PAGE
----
First Chapter. ‘Field Notes From a Catastrophe’. By ELIZABETH KOLBERT MARCH 12, Continue reading the main story Share This Page. Continue. Field Notes from a Catastrophe. by Elizabeth Kolbert. Bloomsbury £ The Inuit people of Banks Island have no word to describe what we. In Field Notes From a Catastrophe, Elizabeth Kolbert presents incontrovertible evidence that global warming is a clear and present danger.

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Kolbert takes us on a voyage across Iceland and Greenland, glaciers in Alas This was more hard science than rhetoric which was welcome. She lays out the consequences of global warming in two groups. Subscribe to our Newsletter with Facebook First name or full name.

Field Notes from a Catastrophe – Wikipedia

It’s abundantly clear there’s no stopping it. It should be a wake-up call to the world. She also speaks with many leading scientists about their individual research and findings. It’s all in a journalistic style, which manages to give the whole issue and its history a bit of life and personality, without the nonsense of portraying climate change deniers as anything but fools or tools of various industries.

Views Read Edit View history. The process is fixed by the creature’s genes and triggered when daylight hours drop below a certain level. By using this site, you agree to the Terms of Use and Privacy Policy.

Who’s leading the task of coming up with protection strategies and how are they doing it? CO2 levels are now rising off the chart.

Eliizabeth Kolbert’s Field Notes from a Catastrophe

Kolbert makes a thorough case for why stored carbon in permafrost, the ice-albedo feedback loop, and other things will make the effects of global warming far more irregular and sudden than we appreciate. This is all fascinating stuff for those of us who are interested in this issue, an audience which should include the entire human race.


The most interesting takeaway from this book is that there are a number of positive feedback cycles and trigger points that make the natural human tendency to think of global warming as a steady, linear process very dangerous. Though this bo The only thing more hope-killing than reading Elizabeth Kolbert on climate change see also The Sixth Extinction: A new regulation on the project requires scientists to wear life jackets, as many had begun to fall through ice.

They, like the rest of us, should heed the advice in Kolbert’s remarkable book. Arrhenius began painstakingly working out the effects of carbon dioxide CO2 on global temperatures. This was more hard science than rhetoric which was welcome. The first chapters explain some of the negative effects of climate change on nature, while the later chapters deal with how climate change has affected man and civilization in the past, how it will likely affect us in the future, and how political leaders are squandering the last few years we have left to make much of difference – all in order to appease their big-time cash contributors.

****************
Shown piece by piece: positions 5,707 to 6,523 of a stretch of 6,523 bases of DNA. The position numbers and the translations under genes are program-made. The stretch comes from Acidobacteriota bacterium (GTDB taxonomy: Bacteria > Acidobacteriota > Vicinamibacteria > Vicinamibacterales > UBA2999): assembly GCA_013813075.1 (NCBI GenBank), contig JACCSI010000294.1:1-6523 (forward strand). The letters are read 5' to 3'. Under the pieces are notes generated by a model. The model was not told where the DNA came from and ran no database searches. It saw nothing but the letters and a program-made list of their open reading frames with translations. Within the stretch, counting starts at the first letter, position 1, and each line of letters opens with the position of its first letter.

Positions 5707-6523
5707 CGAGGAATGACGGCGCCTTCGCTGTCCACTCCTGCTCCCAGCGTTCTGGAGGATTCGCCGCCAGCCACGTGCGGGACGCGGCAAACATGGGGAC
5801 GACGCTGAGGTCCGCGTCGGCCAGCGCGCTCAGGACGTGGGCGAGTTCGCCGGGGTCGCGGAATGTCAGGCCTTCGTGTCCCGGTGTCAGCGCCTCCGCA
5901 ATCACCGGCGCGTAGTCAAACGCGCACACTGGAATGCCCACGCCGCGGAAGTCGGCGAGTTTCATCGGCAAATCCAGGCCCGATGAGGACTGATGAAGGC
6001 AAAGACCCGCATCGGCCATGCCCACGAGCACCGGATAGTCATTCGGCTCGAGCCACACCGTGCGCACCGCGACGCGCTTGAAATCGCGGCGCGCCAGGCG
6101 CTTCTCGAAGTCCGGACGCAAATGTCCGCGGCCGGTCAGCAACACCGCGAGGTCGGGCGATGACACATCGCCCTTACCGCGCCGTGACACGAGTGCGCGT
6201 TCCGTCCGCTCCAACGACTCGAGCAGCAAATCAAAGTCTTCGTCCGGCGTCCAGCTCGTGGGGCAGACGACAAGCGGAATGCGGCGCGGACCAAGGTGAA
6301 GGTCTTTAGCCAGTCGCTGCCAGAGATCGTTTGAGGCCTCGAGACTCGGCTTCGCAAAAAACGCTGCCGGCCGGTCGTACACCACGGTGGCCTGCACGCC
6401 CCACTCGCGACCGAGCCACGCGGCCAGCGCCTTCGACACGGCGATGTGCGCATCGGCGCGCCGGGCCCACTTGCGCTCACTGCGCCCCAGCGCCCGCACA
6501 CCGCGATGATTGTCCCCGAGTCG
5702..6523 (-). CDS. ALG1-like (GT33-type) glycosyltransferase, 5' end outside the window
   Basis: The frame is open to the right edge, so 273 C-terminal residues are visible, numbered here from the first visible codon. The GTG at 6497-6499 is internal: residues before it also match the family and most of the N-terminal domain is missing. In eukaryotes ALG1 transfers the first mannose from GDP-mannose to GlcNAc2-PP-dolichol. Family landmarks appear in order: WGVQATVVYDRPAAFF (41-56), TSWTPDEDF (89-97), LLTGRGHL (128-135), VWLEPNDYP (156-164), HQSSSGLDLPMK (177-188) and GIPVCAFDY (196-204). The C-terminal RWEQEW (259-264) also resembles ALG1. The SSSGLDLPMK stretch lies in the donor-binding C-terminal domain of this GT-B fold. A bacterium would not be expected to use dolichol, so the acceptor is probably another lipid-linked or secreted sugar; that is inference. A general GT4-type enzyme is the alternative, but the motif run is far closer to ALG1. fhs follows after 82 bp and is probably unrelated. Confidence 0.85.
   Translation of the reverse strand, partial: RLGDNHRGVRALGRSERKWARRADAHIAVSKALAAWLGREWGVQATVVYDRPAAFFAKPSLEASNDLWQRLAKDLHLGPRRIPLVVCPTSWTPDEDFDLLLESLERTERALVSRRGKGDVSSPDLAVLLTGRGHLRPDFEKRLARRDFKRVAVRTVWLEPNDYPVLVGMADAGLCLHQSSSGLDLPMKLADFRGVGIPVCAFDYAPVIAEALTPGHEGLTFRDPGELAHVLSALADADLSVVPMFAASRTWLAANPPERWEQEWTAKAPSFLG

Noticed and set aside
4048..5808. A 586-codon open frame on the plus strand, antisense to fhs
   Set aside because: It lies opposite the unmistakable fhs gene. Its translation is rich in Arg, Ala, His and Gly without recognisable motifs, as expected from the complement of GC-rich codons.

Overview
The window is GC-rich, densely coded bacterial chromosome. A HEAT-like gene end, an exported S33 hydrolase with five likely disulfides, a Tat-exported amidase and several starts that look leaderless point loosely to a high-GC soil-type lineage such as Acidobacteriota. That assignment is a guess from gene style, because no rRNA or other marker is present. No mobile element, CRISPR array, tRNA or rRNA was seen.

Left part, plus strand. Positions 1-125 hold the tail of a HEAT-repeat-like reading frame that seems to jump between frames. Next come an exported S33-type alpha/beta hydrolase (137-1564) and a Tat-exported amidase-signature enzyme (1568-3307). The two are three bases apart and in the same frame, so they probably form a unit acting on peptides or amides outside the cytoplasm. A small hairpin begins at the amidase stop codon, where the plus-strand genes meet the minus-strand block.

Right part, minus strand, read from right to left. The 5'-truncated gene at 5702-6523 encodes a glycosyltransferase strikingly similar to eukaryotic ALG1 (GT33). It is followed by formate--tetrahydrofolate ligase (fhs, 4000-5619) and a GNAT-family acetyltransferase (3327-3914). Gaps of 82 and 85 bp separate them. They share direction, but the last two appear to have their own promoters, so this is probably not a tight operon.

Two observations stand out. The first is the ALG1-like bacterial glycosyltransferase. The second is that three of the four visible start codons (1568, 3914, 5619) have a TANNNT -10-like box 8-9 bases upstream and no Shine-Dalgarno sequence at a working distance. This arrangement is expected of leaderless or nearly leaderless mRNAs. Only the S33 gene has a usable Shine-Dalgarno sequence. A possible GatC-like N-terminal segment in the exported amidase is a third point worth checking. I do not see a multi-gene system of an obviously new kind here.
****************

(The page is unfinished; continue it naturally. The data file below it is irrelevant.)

Her final paragraph, written in the aftermath of Hurricane Katrina about a Times-P Reading this 13 years after it was published was somehow more sobering than had I read it the time. Get articles and upcoming events delivered every month.

As for humans, families in the Netherlands have ,olbert moved into floating homes. That was in – now, inis the weekend on which another massive drop in Summer sea ice will be declared as the new annual record.


In fact, I wish I had read it first – not because it is the better of the two books, but because it is a better introduction to the subject. What Kolbert does best is explain things through conversations with experts.

Eliizabeth Kolbert’s Field Notes from a Catastrophe

Bush acknowledged the problem and signed the U. How big an impact would climate change have on ecological distribution of living organisms? And watching the world change under the pressures of global warming.

Kolbert organizes her narrative kolbeet a series klbert travelogues to various parts of the world where the effects of global warming are made most evident. And that is that the climate system has much greater things in store for us than we think. Her final paragraph, koolbert in the aftermath of Hurricane Katrina about a Times-Picayune expose published four years before that devastation, would eerily apply to too many areas, and certainly the present day: Although the information in this book is dated the book was written almost a decade ago… which tells me that things are more dire than this book demonstrates!

The cover says that the text started out as a three-part series in The New Yorker. Apr 08, Noah rated it liked it.

May 19, Isaac Baker rated it it was amazing Shelves: She heads to Swiss Camp, a research station on a platform drilled fielv the Greenland ice sheet.